First Lines: There was a wolf at the gallery door. Which meant it must be Thursday, which meant Bryce had to be really gods-damned tired if she relied on Danika’s comings and goings to figure out what day it was.
It was unintentional, but I kept putting off reading this Sarah J. Maas read because…well, copies at the library were always taken. And I wasn’t super excited about it. It wasn’t ACOTAR. So when I finally saw it on the shelves at the library, I decided it was time.
Bryce Quinlan had the perfect life–work during the day, party all night–until a demon murdered her best friend. Lost, wounded, and guilt-ridden, Bryce now has to pick up the pieces of what’s left of her life. When the accused murderer is behind bars but the crimes start up again, Bryce finds herself as part of the investigation into what’s actually happening. And she’s determined to get justice. Hunt Athalar is a Fallen angel, now enslaved to the archangels he tried to overthrow in favor of a more democratic world. His skills and strength have now been given one purpose: assassinate his boss’s enemies, no questions asked. But with murders now happening throughout the city, Hunt has been given a deal he can’t turn down: help Bryce solve the murders and earn his freedom. As Bryce and Hunt go into the city’s underbelly and discover power and secrets that could ruin everything they hold dear, they also find a blazing passion between them. It could set them both free if only they let it…
OK, HEAR ME OUT. I have gone back and forth with my rating (between 4 and 5 stars) so many times now. So let me just call it 4.5 and be done.
Maas is Queen, fair and square. I am not denying that. This book was stunning at times in the best way. I think I spent 4 hours just trying to finish it because it was all so intense for so long and I had to know what happened.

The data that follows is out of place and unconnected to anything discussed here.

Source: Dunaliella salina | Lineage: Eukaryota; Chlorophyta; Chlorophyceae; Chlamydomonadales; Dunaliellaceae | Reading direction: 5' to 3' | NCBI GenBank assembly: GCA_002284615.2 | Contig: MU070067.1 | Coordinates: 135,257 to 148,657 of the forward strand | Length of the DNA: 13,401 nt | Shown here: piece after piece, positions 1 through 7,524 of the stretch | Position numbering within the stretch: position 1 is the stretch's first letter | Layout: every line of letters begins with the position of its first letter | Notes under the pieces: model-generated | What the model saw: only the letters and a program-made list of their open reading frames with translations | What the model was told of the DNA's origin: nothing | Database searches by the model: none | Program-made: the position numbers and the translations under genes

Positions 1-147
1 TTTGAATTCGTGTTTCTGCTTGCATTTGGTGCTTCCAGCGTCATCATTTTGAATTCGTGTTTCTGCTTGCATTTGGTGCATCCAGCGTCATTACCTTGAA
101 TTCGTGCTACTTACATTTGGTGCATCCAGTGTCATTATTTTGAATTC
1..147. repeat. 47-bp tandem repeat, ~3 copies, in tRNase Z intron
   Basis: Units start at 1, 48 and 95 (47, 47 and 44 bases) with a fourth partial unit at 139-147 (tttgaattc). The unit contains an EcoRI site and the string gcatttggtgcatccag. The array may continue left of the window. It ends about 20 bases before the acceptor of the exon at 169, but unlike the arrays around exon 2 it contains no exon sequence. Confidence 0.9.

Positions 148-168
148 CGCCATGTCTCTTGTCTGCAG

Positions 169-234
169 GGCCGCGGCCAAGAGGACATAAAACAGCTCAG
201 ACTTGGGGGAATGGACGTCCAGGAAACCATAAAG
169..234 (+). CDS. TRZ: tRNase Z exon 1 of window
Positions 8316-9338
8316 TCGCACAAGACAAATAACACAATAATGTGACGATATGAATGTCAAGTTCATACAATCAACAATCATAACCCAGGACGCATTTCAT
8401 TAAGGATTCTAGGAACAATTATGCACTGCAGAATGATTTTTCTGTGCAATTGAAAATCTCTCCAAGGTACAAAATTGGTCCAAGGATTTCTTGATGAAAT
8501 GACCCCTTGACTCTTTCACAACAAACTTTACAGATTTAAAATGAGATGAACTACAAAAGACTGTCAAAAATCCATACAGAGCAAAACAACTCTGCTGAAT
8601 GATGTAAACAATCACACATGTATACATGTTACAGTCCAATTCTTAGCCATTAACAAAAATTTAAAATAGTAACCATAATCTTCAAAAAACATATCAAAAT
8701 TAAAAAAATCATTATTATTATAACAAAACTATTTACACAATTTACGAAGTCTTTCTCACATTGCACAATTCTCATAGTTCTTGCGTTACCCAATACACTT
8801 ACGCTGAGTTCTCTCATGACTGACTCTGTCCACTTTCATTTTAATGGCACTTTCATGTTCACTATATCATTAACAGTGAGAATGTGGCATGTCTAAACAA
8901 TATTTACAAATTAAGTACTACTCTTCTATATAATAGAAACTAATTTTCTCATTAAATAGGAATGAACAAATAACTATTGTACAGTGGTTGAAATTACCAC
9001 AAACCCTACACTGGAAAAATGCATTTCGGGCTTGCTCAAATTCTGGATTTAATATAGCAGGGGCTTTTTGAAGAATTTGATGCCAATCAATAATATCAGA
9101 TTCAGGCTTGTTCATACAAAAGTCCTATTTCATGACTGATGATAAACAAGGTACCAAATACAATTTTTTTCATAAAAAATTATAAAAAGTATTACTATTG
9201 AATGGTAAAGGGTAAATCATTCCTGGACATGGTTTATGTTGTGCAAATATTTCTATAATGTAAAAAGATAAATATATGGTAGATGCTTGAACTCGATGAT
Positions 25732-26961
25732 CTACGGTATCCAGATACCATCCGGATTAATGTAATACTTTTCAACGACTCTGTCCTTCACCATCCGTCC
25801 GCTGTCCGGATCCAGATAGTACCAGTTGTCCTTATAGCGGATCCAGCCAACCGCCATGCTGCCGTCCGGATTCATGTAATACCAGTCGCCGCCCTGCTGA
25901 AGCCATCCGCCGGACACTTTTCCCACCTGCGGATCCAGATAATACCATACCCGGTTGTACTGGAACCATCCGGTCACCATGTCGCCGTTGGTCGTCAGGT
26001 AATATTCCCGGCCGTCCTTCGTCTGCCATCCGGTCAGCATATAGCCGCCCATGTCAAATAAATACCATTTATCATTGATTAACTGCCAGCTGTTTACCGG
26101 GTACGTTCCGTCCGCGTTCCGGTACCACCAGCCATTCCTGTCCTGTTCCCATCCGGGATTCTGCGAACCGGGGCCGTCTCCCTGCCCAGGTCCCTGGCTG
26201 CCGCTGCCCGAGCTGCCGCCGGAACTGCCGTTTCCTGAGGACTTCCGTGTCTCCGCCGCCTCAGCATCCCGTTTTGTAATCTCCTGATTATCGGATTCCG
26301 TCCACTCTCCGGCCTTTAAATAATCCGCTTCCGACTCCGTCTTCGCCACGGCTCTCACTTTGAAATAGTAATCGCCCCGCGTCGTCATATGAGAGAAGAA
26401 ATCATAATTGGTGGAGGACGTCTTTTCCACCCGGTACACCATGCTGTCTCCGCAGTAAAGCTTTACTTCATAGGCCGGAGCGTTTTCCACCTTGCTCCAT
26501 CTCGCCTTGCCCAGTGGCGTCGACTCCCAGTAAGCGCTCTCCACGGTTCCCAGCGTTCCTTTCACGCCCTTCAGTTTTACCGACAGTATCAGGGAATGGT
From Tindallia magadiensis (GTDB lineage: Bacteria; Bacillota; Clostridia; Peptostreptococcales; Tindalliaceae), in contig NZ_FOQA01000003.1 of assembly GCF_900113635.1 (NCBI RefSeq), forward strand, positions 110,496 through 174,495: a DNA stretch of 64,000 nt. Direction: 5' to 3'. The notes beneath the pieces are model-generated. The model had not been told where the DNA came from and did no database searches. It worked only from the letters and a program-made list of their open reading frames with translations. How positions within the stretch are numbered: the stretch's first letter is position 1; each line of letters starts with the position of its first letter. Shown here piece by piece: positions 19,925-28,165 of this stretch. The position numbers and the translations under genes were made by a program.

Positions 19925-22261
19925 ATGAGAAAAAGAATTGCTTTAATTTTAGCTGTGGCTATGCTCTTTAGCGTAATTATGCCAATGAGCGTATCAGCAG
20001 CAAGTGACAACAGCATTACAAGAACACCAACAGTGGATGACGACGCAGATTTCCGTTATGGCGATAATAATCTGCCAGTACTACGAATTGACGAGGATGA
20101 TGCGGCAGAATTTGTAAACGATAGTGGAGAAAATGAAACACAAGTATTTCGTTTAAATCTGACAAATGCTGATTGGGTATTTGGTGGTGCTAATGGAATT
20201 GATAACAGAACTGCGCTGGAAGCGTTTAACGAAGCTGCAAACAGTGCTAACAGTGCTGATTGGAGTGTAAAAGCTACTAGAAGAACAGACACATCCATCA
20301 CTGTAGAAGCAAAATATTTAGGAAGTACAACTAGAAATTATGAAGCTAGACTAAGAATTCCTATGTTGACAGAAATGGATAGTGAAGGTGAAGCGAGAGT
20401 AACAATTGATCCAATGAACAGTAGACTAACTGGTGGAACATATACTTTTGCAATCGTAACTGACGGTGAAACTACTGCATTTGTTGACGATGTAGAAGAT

Bryce is a wonderful lead female. As half-human, half-fae, Bryce is considered “weak” at best and “worthless” at worst by the other supernatural beings that live in Crescent City and belongs to a very rigid caste system. But Bryce doesn’t let that stop her from being the sassiest thing on two legs. When you’re at the bottom, what do you have to lose if you run your mouth to the most powerful people in the city? It’s brash, it’s stupid at times, but it is so entertaining. I love her.
And Hunt. I truly thought at first he was going to be a more “adult” version of Rhys from ACOTAR, but I was pleasantly surprised that, while there are certainly similarities, they are also two very different characters. Hunt is technically a slave, owned by the Governor of Valbara to do his dirty work. He’s been beaten and tortured for a couple centuries now, but he’s never truly been broken. Still, these things make him a bit more reserved a lot of the time, especially compared to Bryce’s impulsiveness and quick mouth. It was interesting to see how they balanced each other out.
I already alluded to it already, but the last…400? 500? pages of the book was really interesting. The story gripped me pretty well at that point and over a couple of days, I was grabbing for it whenever I had time to see what happened next.
I know this is the first book in a series, but man, the first 100 pages or so were really slow. I legitimately didn’t know where the story was heading because nothing happened. Like, even the book jacket wasn’t helping me out at that point. And I kept getting lost in the terms. The multiple districts of Crescent City that are often referred to by nicknames (FiRo instead of Five Roses, if I remember right), the various creatures and demons, the hierarchy, etc. It was a lot to take in and there was just nothing driving the plot yet to really motivate me to figure it out. Honestly, I needed a glossary.
And I know I already made a fleeting comparison to ACOTAR, but I realized as I was reading this that it has a LOT in common with Throne of Glass. Like, they’re not the same story by any means, but there are multiple elements in common. I know Maas’s writing style at this point. I knew Bryce was going to be mouthy before I even picked up the book. I have a feeling there’s going to be a relationship curveball coming in the following books with someone. We’re building a Team of multiple friends and relatives to eventually (I’m assuming) overthrow the caste system. Like, this is all Maas’s writing to a T. I see the patterns now in what she does. So, for as much as I do absolutely love her writing, it’s not surprising anymore.
Still, I think this is absolutely a fabulous read and should at least get looked at by anyone with an interest in fantasy.